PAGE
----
“In a reversal of the classic Western movie, Mexican criminals have sought refuge with their ill-gotten gains by crossing the Rio Grande to the North, where the Mexican government has no authority to follow.”
—Pemex, in a suit before the U.S. District Court for the Southern District of Texas
So, stolen oil from Pemex makes its way to the United States. How, you ask? It’s a reasonable question. Oil has a high value-to-weight ratio, but cocaine it isn’t. You can’t smuggle economically-viable quantities in jerrycans. Plus, if you’re moving crude oil or natural gas condensate, you can’t then flog it on a streetcorner. You need to sell it to a refinery.
The answer: give the refineries plausible deniability. Fake paperwork to get it over the border, then sell it to a reputable middleman. How did this work?
On May 29, 2011, we got the answer, when Pemex filed a federal lawsuit in the southern district of Texas against a group of American refineries for knowingly buying stolen natural gas condensate.
Here’s the value chain. The condensate is produced in Mexico’s Burgos gas field, located near the U.S. border across the northern stretch of Tamaulipas, Nuevo León, and a little bit of Coahuila. Pemex produces gas from 2,827 wells in the field. It then pumps the gas to 150 collection stations. Pipelines then transport the gas and condensate (the liquid byproduct from gas production, which can be used in oil refineries) from these 150 collection stations to 52 transfer and delivery systems, which are basically small pipeline networks. After collection at the transfer systems, Pemex transports the condensate by pipeline or tanker truck to a storage facility near Reynosa, Tamaulipas. From there, the condensate goes by pipeline to the Burgos gas processing center or tanker truck to a refinery in Cadereyta, Nuevo León.
The Zetas intercept the oil in one of three ways. The major one is to simply tap into the transfer and delivery systems. (To do this, the Zetas needed to build their own pipelines, a pretty impressive accomplishment.) The secondary one is to hold-up the tanker trucks on their way to Reynosa. The final one is to kidnap Pemex officials and force them to divert condensate.
Now, the Zetas can easily fence refined products inside Mexico, but they can’t sell condensate: Pemex operates the only refineries! So they have to move it to the U.S. According to the lawsuit, the stolen condensate was moved by tanker truck (think about that for a moment) to the border. Before crossing, however, the Zetas transferred the stuff to newer trucks that meet U.S. regulations. The drivers then presented forged export documents, sometimes mischaracterizing the condensate as naphtha. They would then sell the stuff to the U.S. defendants.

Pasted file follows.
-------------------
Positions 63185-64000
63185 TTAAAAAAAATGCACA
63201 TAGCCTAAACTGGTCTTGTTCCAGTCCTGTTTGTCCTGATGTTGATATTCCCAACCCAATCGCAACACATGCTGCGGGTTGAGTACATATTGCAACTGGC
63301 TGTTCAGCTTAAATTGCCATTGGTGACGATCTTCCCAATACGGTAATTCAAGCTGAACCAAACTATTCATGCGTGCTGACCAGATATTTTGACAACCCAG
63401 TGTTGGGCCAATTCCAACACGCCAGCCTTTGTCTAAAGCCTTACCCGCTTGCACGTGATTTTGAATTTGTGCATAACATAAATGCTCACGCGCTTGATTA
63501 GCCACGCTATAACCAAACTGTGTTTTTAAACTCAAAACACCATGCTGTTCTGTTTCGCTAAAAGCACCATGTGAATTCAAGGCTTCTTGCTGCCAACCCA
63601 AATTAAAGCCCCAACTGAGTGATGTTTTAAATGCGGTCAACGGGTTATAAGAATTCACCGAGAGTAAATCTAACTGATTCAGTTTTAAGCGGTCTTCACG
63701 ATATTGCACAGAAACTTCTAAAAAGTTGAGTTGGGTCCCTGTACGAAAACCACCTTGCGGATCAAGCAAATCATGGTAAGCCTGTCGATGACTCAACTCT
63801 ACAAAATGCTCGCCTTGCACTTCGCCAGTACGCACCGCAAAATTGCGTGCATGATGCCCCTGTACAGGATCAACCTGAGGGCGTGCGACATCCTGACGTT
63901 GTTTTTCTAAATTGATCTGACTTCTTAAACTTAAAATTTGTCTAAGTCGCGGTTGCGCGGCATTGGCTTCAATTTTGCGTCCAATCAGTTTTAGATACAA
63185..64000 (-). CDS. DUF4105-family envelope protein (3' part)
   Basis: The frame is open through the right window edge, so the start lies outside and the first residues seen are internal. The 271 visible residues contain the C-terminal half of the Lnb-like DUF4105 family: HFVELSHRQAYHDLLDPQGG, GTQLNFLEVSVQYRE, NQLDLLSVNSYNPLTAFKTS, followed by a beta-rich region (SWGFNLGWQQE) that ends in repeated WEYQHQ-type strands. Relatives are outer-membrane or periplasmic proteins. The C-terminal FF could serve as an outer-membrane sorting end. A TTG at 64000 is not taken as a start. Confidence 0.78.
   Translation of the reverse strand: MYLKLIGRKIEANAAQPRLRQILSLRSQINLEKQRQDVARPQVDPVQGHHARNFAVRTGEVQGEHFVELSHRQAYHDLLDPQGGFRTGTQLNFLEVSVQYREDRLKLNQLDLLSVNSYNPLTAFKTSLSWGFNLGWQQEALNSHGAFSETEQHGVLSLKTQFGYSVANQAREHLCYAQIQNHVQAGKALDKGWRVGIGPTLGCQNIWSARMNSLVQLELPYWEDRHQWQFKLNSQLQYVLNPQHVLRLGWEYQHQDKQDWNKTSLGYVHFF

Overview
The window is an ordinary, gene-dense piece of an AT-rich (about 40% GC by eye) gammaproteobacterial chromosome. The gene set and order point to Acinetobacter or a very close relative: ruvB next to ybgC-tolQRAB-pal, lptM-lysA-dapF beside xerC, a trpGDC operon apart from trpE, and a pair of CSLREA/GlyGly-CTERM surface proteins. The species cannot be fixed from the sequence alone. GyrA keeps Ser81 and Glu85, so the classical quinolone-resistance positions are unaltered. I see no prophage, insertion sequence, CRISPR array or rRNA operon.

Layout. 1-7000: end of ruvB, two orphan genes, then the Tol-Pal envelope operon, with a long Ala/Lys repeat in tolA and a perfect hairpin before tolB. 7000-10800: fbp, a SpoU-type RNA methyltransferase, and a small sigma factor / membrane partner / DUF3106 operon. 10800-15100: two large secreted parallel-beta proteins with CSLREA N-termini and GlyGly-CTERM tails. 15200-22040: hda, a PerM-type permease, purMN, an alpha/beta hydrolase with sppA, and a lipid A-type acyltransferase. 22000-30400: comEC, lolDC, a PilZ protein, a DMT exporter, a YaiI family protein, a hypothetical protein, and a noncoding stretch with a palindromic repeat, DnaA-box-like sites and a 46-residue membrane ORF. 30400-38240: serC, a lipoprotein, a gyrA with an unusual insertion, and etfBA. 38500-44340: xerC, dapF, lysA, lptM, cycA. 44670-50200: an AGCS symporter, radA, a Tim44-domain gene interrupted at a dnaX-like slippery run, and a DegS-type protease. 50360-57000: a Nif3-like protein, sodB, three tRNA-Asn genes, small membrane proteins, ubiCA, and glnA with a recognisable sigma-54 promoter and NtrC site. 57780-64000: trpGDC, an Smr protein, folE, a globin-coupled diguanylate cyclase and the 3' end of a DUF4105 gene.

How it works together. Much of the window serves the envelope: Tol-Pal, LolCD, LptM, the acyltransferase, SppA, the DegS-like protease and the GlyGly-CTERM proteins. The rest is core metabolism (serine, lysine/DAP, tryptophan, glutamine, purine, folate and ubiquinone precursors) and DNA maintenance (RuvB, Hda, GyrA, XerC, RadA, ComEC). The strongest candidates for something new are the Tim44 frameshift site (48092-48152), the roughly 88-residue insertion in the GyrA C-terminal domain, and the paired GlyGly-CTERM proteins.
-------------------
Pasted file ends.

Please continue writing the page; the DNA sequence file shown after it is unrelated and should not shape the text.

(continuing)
Big Star and F&M Transportation bought the oil from Ygriega Energy Corporation of Edinburg, Texas, whose owner, Arnaldo Maldonado, has already pled guilty to felony conspiracy to receive and sell stolen goods. F&M transported the condensate, in addition to buying it. Superior Crude also transported stolen condensate, and brokered sales of the stuff. (Pemex fingered Superior because a man named Donald Schroeder coordinated the shipments ... who has also pleaded guilty to felony conspiracy to receive and sell stolen property, specifically Mexican condensate, in his role as president of a company called Trammo Petroleum.) Finally, TransMontaigne operated the storage facilities in Brownsville which the stolen condensate passed through on its way to the final buyers. Finally, Western Refining bought condensate from companies like Continental Fuels, whose president confessed to trafficking in stolen goods.
In other words, according to Pemex, Big Star, Superior Crude and F&M “actively and knowingly participated in a conspiracy to import and market the stolen condensate in the United States.” TransMontaigne, meanwhile, stands accused of negligent participation, since Pemex claims that they should have realized that the goods passing through their hands were illegitimate. Western Refining is accused of no wrongdoing, but Pemex says that it is liable for all its transactions involving Mexican condensate. Recently the company has moved to add subsidiaries of ConocoPhillips and Shell to the lawsuit.
Now here’s the good news: on the U.S. side of the border, several people are going to jail and the rest of the companies involved in buying the stuff are facing a serious civil suit. In short, it is likely that the United States legal system will soon enough shut down the export of stolen Mexican crude and condensate.
But there’s also bad news: there is money to made in stealing refined products and selling them inside Mexico. Lots of money. In fact, as Patrick Corcoran has pointed out, the fact that pipeline-siphoning is shifting to Sinaloa (where the lines carry refined products) is a sign that other groups besides the Zetas are getting into the act. (In this case, likely El Chapo’s people.) The U.S. government can and will help. But it can’t change the fact that Mexico is now a lucrative market for its own petroleum production. Keeping organized crime from taking more of that market is something that Mexico will have to solve on its own.
David Shields got the solution to the problem of internal oil theft right when he wrote:
“It’s very easy to solve this. Total control over the tanker trucks. Total control over every liter of gasoline from the refinery to the gasoline station. That’s the way it was 15 years ago. You move the army in and take control over all the distributors by making sure they have a contract for every single movement of gasoline around the country.”
Where I would disagree with Mr. Shields is that the solution he proposes is far from easy.